# Inorder traversal of a tree without recursion or stack

Posted on

Problem

Please review the code for code cleanup, smart optimizations and best practices. Also verify my complexity: O(n2)$O\left({n}^{2}\right)$$O(n^2)$, where n$n$$n$ is the number of nodes.

/**
* This class traverses the tree and returns in-order representation.
* This class does not recursion and does not use stack.
*/
public final class TraversalWithoutRecursionWithoutStack<T> {

private TreeNode<T> root;

/**
* Constructs a binary tree in order of elements in an array.
* The input list is treated as  BFS representation of the list.
* Note that it is the clients reponsibility to not modify input list in objects lifetime.
*
* http://codereview.stackexchange.com/questions/31334/least-common-ancestor-for-binary-search-tree/31394?noredirect=1#comment51044_31394
*/
public TraversalWithoutRecursionWithoutStack(List<T> items) {
create(items);
}

/**
* Idea of inner class is supported by linked list and another code found here:
*
* @author SERVICE-NOWameya.patil
*/
private static class TreeNode<T> {
TreeNode<T> left;
T item;
TreeNode<T> right;

TreeNode(TreeNode<T> left, T item, TreeNode<T> right) {
this.left = left;
this.item = item;
this.right = right;
}
}

private void create (List<T> items) {
root = new TreeNode<T>(null, items.get(0), null);

final Queue<TreeNode<T>> queue = new LinkedList<TreeNode<T>>();

final int half = items.size() / 2;

for (int i = 0; i < half; i++) {
if (items.get(i) != null) {
final TreeNode<T> current = queue.poll();
final int left = 2 * i + 1;
final int right = 2 * i + 2;

if (items.get(left) != null) {
current.left = new TreeNode<T>(null, items.get(left), null);
}
if (right < items.size() && items.get(right) != null) {
current.right = new TreeNode<T>(null, items.get(right), null);
}
}
}
}

private TreeNode<T> getInorderSuccessor(TreeNode<T> node) {
assert node != null;

TreeNode<T> inorderSuccessorCandidate = node.left;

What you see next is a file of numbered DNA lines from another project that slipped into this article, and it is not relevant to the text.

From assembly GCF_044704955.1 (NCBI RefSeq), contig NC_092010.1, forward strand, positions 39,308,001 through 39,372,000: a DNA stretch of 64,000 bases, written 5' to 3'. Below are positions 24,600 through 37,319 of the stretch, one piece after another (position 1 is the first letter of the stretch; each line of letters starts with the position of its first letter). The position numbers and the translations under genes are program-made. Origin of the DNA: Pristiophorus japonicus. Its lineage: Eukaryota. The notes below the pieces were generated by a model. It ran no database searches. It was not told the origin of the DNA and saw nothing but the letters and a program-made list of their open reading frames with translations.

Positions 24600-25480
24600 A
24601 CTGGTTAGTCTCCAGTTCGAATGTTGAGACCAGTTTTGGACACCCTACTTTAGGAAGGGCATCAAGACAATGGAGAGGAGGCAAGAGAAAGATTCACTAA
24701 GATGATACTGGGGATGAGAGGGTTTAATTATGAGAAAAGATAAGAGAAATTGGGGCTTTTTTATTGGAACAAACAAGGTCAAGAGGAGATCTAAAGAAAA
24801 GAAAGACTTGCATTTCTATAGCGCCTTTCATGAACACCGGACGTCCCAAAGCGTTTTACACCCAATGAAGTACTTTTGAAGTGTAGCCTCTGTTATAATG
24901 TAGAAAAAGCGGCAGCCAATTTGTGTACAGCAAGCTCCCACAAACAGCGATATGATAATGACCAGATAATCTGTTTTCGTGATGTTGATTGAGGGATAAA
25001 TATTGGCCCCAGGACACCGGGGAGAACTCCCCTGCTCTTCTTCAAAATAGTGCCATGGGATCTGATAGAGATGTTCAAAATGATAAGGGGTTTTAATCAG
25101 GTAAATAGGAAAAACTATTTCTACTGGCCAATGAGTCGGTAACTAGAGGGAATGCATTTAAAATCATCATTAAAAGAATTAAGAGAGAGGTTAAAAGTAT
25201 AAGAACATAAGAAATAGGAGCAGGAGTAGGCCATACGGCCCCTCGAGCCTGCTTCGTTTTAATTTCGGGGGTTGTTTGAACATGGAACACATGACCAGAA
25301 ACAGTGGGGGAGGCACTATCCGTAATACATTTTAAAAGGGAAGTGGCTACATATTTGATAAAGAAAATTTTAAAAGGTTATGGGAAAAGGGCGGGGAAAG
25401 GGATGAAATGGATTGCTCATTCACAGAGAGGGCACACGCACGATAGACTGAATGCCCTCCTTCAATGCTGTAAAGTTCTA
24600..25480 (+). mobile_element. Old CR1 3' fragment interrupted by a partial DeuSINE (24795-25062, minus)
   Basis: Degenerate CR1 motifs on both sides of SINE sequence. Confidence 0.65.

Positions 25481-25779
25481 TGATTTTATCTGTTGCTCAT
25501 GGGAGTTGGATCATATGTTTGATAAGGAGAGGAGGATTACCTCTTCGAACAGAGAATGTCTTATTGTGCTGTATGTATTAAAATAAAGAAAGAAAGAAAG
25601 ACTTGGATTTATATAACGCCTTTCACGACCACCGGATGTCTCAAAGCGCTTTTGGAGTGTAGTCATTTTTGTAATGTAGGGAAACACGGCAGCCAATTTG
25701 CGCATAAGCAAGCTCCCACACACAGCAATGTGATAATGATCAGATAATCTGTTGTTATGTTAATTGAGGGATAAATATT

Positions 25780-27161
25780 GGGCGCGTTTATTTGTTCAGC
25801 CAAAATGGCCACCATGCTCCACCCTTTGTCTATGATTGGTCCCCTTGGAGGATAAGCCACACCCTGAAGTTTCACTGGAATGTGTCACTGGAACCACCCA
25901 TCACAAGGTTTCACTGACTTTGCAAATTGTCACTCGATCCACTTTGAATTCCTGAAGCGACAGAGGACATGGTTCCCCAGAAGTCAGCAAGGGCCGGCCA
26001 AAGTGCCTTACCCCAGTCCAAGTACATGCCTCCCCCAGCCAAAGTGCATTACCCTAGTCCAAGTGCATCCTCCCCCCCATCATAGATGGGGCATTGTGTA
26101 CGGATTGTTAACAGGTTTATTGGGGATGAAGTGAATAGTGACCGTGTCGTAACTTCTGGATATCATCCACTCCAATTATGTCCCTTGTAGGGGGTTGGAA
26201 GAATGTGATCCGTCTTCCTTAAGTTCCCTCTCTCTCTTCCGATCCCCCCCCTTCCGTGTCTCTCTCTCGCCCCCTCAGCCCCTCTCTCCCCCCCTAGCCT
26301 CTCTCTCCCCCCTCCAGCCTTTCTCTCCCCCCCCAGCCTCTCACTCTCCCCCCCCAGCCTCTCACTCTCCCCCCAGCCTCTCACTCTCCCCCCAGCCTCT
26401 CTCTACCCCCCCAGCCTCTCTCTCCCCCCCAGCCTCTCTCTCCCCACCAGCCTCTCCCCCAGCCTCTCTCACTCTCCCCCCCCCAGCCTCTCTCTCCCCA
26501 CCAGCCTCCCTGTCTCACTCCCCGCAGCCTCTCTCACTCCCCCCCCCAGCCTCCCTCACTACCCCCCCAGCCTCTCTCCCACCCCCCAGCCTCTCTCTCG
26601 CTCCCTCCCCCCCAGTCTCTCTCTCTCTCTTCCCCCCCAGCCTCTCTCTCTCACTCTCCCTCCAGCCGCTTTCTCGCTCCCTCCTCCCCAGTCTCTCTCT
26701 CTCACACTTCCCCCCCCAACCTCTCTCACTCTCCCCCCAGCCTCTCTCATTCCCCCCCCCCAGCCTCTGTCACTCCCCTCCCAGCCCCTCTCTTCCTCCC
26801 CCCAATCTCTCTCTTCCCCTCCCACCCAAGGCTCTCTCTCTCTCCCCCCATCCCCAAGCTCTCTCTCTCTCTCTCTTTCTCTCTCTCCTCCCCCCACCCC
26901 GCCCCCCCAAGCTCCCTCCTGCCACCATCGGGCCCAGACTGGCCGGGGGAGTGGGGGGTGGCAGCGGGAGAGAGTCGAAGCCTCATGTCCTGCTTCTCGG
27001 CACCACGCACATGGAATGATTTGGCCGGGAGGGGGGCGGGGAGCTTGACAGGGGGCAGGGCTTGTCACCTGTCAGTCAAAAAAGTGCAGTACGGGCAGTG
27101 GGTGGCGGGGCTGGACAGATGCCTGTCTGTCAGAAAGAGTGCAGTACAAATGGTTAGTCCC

while (inorderSuccessorCandidate.right != null && inorderSuccessorCandidate.right != node) {
inorderSuccessorCandidate = inorderSuccessorCandidate.right;
}
return inorderSuccessorCandidate;
}

/**
* Returns the list containing items in inorder form.
*
* @returns the list of items in inorder.
*/
public List<T> inorderTraversal () {
final List<T> nodes = new ArrayList<T>();
TreeNode<T> node = root;

while (node != null) {

if (node.left == null) {
node = node.right;
continue;
}

final TreeNode<T> inorderSuccessor = getInorderSuccessor(node);

if (inorderSuccessor.right == null) {
inorderSuccessor.right = node;
node = node.left;
} else {
inorderSuccessor.right = null;
node = node.right;
}
}

return nodes;
}

public static void main(String[] args) {
/**
*         1
*       2   3
*     4  n  n 7
*/
Integer[] arr1 = {1, 2, 3, 4, null, null, 7};
List<Integer> list1 = new ArrayList<Integer>();
for (Integer i : arr1) {
}
TraversalWithoutRecursionWithoutStack<Integer> traversalWithoutRecursionWithoutStack1 = new TraversalWithoutRecursionWithoutStack<Integer>(list1);
System.out.print("Expected: 4 2 1 3 7, Actual: ");
for (Integer i : traversalWithoutRecursionWithoutStack1.inorderTraversal()) {
System.out.print(i + " ");
}

System.out.println("n--------------------------------");

/**
*       1
*     2   3
*   4  n 6  n
*/
Integer[] arr2 = {1, 2, 3, 4, null, 6};
List<Integer> list2 = new ArrayList<Integer>();
for (Integer i : arr2) {
}
TraversalWithoutRecursionWithoutStack<Integer> traversalWithoutRecursionWithoutStack2 = new TraversalWithoutRecursionWithoutStack<Integer>(list2);
System.out.print("Expected: 4 2 1 6 3, Actual: ");
for (Integer i : traversalWithoutRecursionWithoutStack2.inorderTraversal()) {
System.out.print(i + " ");
}

System.out.println("n---------------------------------");

/**
*                         1
*              /
*           null                     2
*         /                       /
*     null     null            null       3